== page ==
going back to my roots

By , July 9, 2009 11:58 pm

A month or so ago I did something a bit crazy… twice. But let’s back up a bit first.

For the last 3.5 years I’ve been working as a Solutions Architect for Novell, a job which has:

  • trusted me with working from home, even before I’d proved myself,
  • introduced me to some great colleagues and new friends (Novell is full of highly motivated and talented people),
  • pushed me outside my comfort zone many times (and in case it’s not obvious, that is a very good thing), including forcing me to confront and completely overcome my phobia of public speaking,
  • taught me a whole range of technical and “soft” skills,
  • given me the opportunity to work on projects with some of the finest minds in the industry and stay at the cutting edge of technology,
  • given me the opportunity to meet, learn from, and help countless client customers and partners, both existing and prospective,
  • rewarded me for innovation (I co-filed two patents),
  • taught me how to understand, and where possible sidestep people politics (although politics are inevitable in any large corporation, Novell is relatively free of it and even the CxOs at the top are very down-to-earth, approachable people)
  • and probably many other things I missed.

Despite all that, a while ago I started feeling that I needed a fresh challenge. And the feeling wouldn’t go away – in fact it kept growing. I started thinking about what to do, and as often happens when you open your mind to possibilities, a very promising new opportunity presented itself to me out of the blue, in the form of a job at another company.

So we come back to the crazy thing. I interviewed for this job, found out that it was certainly challenging role, and had phenomenal opportunities for career growth and networking, got an offer, and after much stress and agonizing, turned it down.

Two weeks later, almost exactly the same thing happened with another company.

Especially in today’s economy, what the hell was I doing turning down two great job offers? Well, I was taking a gamble based on the possibility of being offered something new at Novell which sounded more exciting than either of those.

Let’s back up again, this time much further. When I was about 8, I first discovered computers and quickly realised that they presented a whole new world where you could invent all kinds of wonderful new creations and you were pretty much limited only by your imagination. Well, this was quite a long time ago, so admittedly having only 1 kilobyte of memory and a cassette tape recorder which only worked once every 10 times for storing your programs on was a bit of a limit too, but hopefully you get the point. I realised that I liked making stuff.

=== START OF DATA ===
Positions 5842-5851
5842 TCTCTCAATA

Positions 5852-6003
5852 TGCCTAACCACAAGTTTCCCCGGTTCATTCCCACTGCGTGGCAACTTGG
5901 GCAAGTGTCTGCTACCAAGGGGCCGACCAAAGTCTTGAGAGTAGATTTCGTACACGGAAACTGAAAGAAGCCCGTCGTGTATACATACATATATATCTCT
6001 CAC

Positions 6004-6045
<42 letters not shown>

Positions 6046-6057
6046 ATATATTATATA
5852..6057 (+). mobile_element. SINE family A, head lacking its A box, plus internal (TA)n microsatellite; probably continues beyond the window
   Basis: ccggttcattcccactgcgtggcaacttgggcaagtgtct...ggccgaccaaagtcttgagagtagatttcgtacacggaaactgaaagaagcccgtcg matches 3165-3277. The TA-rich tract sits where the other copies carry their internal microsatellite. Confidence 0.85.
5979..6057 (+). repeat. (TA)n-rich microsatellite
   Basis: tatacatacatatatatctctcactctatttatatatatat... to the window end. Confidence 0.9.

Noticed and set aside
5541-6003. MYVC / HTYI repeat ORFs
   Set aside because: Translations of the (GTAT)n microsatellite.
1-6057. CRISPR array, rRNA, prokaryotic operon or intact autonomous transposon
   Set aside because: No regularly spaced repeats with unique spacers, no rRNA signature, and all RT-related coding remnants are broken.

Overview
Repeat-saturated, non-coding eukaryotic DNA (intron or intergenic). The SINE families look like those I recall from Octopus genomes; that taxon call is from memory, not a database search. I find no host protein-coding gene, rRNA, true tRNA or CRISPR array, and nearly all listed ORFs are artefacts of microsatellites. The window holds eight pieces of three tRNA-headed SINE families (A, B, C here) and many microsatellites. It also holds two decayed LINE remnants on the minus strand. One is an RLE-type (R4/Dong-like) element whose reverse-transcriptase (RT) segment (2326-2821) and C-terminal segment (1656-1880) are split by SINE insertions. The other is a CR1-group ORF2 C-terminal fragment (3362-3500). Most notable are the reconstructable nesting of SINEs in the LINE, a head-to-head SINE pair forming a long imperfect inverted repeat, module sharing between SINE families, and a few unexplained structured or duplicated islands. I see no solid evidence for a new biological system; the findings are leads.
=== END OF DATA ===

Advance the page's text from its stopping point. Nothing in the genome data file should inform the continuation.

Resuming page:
This passion has stayed with me my whole life – it sort of went into hibernation for two amazing years at music college, although even then you could argue I was making stuff (i.e. music). And it’s why I turned down both those two jobs – even though they were great, they didn’t present immediate chances to create, and my instinct was telling me that’s what I needed.

So the great news I received earlier today is that the gamble paid off, and I have been formally offered a job as a Software Engineer Consultant, joining an extremely talented team based mainly in Santa Cruz in California. This is getting scarily close to being a dream job! I remember years ago voluntarily pulling 100 hour weeks at guideguide despite terrible pay, simply because I loved it so much – and I think this will give me the same kind of rush 🙂

For those wondering whether I’ll be relocating to California: for now, I’ll still be officially working from home here in London, but I’m crossing fingers for a business trip across the pond to meet the new team soon 😉 I hear it’s a beautiful stretch of coastline, and would be triathlon training heaven …


One Response to “going back to my roots”

  1. Helena Biggs says:

    Hi Adam, cool, this news does have the same tone as the last blog I wrote. Brilliant.
    This emphasizes to me the importance of following the dream one has to make a living out of doing something one loves. Observing what it is that makes one feel happy and not stopping until you reach it. Of course there will always be something else that catches out attention after one dream is fulfilled, but with the experience of having worked and achieved it, our imagination will not allow the limits that we so to easily put upon ourselves and we will go on to create more!

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